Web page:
La primera de ellas tiene que ver con barreras de asequibilidad, aunque las tarifas de banda ancha han disminuido en los últimos años derivado de políticas de competencia, hay un porcentaje importante de la población - entre el 44% y 46% - que no logra acceder a planes o a hacer uso de Internet. Se ha recomendado que los planes tarifarios no superen el 5% del ingreso per cápita, pero en países como Paraguay y Bolivia esto significa un porcentaje importante del salario mínimo. Aunado a esto hay que desarrollar una serie de factores que ameriten el uso de este tipo de tecnologías y crear contenidos y aplicaciones que vayan más allá de los tradicionales. Por ejemplo, servicios digitales que abran oportunidades interesantes en materia de inclusión financiera; acceso a servicios de salud, educación y bancarización; aplicaciones para sectores específicos como el agrícola e industrial. Existen también barreras con el despliegue mismo de infraestructura de tipo administrativo y técnico, licencias y permisos (ej.- derechos de vía, licencias ambientales) a nivel subnacional que implican retos al despliegue de infraestructura de banda ancha móvil principalmente.

La inversión en América Latina y el mundo como porcentaje en los ingresos de los operadores ha caído en los últimos años, representando así una barrera económica importante. En cuanto a la gestión y asignación del espectro radioeléctrico para ese tipo de servicios, todavía hay un porcentaje importante que no ha sido asignado para comunicaciones de última generación y sobretodo lo que tiene que ver con el manejo de estándares de la industria para el despliegue del 5G. Se espera que cerca de 57 billones de cosas estén conectadas a internet en los próximos años, por lo que la transición hacia protocolos IPv6 reviste también una importancia trascendental.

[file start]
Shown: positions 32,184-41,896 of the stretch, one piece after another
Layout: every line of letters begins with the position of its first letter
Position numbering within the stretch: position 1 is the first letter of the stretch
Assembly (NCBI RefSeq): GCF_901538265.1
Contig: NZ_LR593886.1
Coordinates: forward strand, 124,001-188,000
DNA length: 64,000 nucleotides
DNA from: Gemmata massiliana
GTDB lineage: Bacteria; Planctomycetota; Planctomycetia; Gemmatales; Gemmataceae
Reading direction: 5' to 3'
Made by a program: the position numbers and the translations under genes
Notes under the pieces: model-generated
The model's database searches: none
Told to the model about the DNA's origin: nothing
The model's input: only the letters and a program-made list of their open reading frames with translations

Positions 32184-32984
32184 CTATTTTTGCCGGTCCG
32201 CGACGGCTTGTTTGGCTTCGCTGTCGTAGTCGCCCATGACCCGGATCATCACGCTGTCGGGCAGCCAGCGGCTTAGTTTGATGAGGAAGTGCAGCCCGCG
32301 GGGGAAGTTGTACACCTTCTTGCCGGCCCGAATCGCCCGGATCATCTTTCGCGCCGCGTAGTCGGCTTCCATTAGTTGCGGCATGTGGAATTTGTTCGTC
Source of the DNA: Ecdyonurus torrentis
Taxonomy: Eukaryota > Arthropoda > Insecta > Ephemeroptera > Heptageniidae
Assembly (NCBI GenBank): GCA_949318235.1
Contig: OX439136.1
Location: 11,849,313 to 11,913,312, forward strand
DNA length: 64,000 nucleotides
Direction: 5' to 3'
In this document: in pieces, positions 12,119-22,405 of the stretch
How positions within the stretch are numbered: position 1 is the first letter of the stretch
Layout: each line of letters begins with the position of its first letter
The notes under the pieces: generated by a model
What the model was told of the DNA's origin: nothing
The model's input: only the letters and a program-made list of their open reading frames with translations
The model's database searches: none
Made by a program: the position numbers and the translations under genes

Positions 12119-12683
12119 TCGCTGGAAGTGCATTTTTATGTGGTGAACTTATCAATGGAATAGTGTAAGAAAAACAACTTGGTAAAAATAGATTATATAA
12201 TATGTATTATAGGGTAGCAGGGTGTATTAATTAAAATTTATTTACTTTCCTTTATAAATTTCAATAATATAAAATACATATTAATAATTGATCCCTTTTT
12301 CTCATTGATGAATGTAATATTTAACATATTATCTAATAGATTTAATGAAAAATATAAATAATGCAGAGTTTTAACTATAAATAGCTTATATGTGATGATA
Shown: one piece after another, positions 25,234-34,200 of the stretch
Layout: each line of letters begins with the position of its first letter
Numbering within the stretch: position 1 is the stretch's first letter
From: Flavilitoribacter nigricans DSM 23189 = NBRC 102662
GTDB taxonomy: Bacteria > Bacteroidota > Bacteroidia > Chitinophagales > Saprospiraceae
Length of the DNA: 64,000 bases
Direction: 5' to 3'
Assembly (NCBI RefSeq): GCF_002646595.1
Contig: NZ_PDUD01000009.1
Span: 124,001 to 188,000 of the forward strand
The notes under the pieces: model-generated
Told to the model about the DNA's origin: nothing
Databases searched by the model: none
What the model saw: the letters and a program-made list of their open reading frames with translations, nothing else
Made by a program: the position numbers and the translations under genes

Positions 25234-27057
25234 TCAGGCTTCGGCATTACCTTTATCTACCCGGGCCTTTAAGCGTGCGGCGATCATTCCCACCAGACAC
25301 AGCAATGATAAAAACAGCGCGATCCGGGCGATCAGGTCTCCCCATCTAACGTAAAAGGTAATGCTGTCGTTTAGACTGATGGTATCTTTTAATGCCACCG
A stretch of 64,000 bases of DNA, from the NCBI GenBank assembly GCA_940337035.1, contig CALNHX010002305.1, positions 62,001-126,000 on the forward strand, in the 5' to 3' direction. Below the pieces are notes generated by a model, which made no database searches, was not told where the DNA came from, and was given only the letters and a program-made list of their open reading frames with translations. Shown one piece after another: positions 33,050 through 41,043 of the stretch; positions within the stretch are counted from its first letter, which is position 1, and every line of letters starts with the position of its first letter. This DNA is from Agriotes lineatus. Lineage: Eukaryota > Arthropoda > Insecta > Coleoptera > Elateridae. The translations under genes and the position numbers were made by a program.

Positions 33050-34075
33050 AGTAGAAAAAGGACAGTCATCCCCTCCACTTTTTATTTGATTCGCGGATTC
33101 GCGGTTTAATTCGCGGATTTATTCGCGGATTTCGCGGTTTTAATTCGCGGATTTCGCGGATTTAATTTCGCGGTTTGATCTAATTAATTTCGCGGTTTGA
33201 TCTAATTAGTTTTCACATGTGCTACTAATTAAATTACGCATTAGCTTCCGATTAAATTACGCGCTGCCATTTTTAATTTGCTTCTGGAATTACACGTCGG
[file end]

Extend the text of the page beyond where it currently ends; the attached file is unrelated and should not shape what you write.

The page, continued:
2) ¿Cuáles son los hitos que la región debe alcanzar para lograr mayor digitalización para el desarrollo social y económico?

CAF tiene una aproximación integral al problema de la expansión del ecosistema digital y lo que implica el proceso de digitalización de las economías, hemos construido un marco conceptual para entender la economía y ecosistema digital en torno a 8 grandes pilares que parten desde el desarrollo de infraestructuras de telecomunicaciones de banda ancha hasta el desarrollo de marcos regulatorios e institucionales que soporten la expansión del ecosistema con políticas de competencia que generen mejor acceso en materia de tarifas e inversión.

Nosotros creemos que hay tres grandes hitos solucionar: (I) Brecha digital, todavía hay un 44% de la población que no usa internet, 46 % de los hogares no tienen accesos de banda ancha fija y cerca de 288 millones de personas no son usuarias de Internet. La penetración a Internet en el área urbana supera cerca de tres veces la rural, por lo que tenemos un enfoque importante por lograr una mayor cobertura, mayor acceso e inclusión digital. (II) Digitalización de la producción, mucho del consumo que se hace en la región todavía es a nivel de redes sociales y entretenimiento, pero el uso industrial que se le puede dar para mejorar la productividad es un tema central, y nosotros vemos que de acuerdo con el índice de digitalización estamos 24% por debajo de la OCDE.